- Disruptive solutions process
- List of mid-air collisions and incidents in the United Kingdom
- Near miss (safety)
- Portable collision avoidance system (PCAS)
- Traffic collision avoidance system (TCAS)
- UAV-related events for non-fatal collisions involving manned aircraft and unmanned aerial vehicles
- All deaths directly attributable to the collision are counted as fatalities.
- In general, only occupants of an aircraft directly involved in the mid-air collision are counted as survivors. Bystanders who received nonfatal or no injuries, such as airshow spectators, participants in a military exercise, occupants of nearby non-involved aircraft, and/or airport ground crew, are not included unless their involvement in the incident is particularly notable.
- Includes 20 ground fatalities caused by detonation of bomb that fell from one aircraft.
- Includes 3 aircrew and 67 ground fatalities. Refer to main article.
- All ground fatalities. Refer to main article.
- Villard, Henry Serrano (1 January 1968). CONTACT! The Story of the Early Birds Man's first decade of flight from Kitty Hawk to World War I. Thomas Y. Crowell Co.
- "Aeroplanes in Collision". Popular Mechanics. January 1911. p. 91.
- "The Milan Aviation Meeting, Italy, 1910". Science Museum Pictorial. Science and Society Picture Library. 1910. Retrieved 13 January 2011.
- "Continental Flight Meetings". Flight. 8 October 1910. pp. 828–829.
...the Antoinette monoplane crashed on to the biplane, both machines falling to earth a mass of broken planes and tangled wires.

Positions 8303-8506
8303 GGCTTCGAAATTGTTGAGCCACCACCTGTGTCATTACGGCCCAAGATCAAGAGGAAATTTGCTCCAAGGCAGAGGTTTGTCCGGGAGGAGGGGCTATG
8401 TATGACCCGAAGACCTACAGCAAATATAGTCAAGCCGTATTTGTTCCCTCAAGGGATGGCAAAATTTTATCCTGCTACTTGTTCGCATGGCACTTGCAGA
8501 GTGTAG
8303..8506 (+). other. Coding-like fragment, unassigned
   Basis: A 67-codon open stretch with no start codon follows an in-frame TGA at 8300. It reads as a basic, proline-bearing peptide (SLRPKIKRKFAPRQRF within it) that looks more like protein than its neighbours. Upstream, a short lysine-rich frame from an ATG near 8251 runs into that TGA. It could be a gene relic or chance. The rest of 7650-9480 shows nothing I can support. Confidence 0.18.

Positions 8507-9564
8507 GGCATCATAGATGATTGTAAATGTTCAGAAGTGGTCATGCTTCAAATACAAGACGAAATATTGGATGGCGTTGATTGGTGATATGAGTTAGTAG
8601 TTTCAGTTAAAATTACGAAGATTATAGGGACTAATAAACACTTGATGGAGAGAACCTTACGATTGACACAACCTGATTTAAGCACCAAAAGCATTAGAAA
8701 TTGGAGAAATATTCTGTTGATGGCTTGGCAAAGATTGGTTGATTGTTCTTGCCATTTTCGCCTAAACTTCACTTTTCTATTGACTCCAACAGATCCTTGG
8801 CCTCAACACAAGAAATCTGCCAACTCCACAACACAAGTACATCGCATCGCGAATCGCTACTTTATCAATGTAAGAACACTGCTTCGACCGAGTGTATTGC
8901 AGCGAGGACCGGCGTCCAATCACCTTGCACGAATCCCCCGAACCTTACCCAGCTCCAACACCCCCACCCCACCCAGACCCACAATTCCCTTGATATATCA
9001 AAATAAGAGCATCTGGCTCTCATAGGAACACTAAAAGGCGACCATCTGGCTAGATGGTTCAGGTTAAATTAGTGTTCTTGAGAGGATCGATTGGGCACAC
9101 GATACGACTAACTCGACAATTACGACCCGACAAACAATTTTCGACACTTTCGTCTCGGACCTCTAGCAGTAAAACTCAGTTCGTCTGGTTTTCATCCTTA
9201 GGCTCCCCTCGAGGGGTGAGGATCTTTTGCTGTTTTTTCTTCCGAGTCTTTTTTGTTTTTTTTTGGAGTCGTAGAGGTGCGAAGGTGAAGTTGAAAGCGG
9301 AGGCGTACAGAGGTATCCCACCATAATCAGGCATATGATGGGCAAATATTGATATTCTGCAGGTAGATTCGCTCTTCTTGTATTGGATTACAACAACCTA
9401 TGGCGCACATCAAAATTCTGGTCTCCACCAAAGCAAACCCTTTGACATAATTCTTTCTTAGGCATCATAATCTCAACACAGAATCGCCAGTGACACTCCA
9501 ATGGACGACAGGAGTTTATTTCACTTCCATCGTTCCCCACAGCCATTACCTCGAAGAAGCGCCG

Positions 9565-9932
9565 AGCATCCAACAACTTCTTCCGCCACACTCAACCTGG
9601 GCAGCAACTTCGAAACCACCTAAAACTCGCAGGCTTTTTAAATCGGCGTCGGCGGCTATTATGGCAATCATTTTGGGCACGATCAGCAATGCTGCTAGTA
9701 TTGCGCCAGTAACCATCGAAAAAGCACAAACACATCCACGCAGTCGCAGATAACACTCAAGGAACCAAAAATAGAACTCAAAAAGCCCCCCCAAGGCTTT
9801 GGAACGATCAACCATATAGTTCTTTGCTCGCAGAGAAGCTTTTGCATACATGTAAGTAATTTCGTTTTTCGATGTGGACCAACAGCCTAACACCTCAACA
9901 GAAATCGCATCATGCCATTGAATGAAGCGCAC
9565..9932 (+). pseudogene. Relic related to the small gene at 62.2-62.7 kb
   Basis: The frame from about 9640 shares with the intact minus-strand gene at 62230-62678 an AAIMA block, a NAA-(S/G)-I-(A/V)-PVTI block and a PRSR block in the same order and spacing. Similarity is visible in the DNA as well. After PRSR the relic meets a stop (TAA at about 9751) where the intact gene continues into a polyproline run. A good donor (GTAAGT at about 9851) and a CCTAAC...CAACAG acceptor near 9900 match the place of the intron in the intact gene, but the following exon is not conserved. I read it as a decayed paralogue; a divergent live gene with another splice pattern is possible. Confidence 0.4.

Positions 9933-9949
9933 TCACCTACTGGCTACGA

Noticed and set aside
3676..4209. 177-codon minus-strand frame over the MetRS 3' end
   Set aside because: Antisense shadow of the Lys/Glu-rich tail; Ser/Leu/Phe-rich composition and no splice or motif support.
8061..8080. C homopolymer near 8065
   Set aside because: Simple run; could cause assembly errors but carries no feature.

- Dr. Andrew Cook (2007). European Air Traffic Management: Principles, Practice, and Research. Ashgate Publishing, Ltd. ISBN 978-0-7546-7295-1.
- "Federal Aviation Administration - Home Page – TCAS". 2011-07-21. Archived from the original on 2011-07-21. Retrieved 2018-07-22.
- "1973: Mid-air collision kills 68". BBC. 5 March 1973. Retrieved 2011-07-02.
- Guilherme Poggio. "Sobrevivente do acidente com o voo 1907 da GOL rompe silêncio | Poder Aéreo - Forças Aéreas e Indústria Aeronáutica". Aereo.jor.br. Retrieved 2016-09-27.
- "NTSB Identification: CEN14LA036A". 23 July 2015. Retrieved 2018-08-25.
- Jeff Wise (6 Nov 2013). "What Went Wrong in the Skydiving Planes Collision?". Popular Mechanics. Retrieved 2018-08-26.
- Gero 2010, pp. 26–27.
- Gero 2010, p. 78.
- AP (1988-03-10). "17 DIE IN COLLISION OF ARMY COPTERS". Fort Campbell (Ky): NYTimes.com. Retrieved 2016-09-27.
- Gero, David B. "Military Aviation Disasters: Significant Losses Since 1908". Sparkford, Yoevil, Somerset, UK: Haynes Publishing, 2010, ISBN 978-1-84425-645-7
- Analysis of Mid-Air Collisions, One of the most hazardous consequences of a loss of separation between aircraft, including as a result of a level bust, is a mid-air collision SKYbrary
- Indepth Backgrounder: Mid-air collision, CBC
- SeeAndAvoid, DoD Civil-Military Mid-air Collision Prevention Portal
- Low Altitude Military Aircraft Deconfliction Webtool
- James Albright (Mar 28, 2017). "Big Sky Redefined". Business & Commercial Aviation. Aviation Week.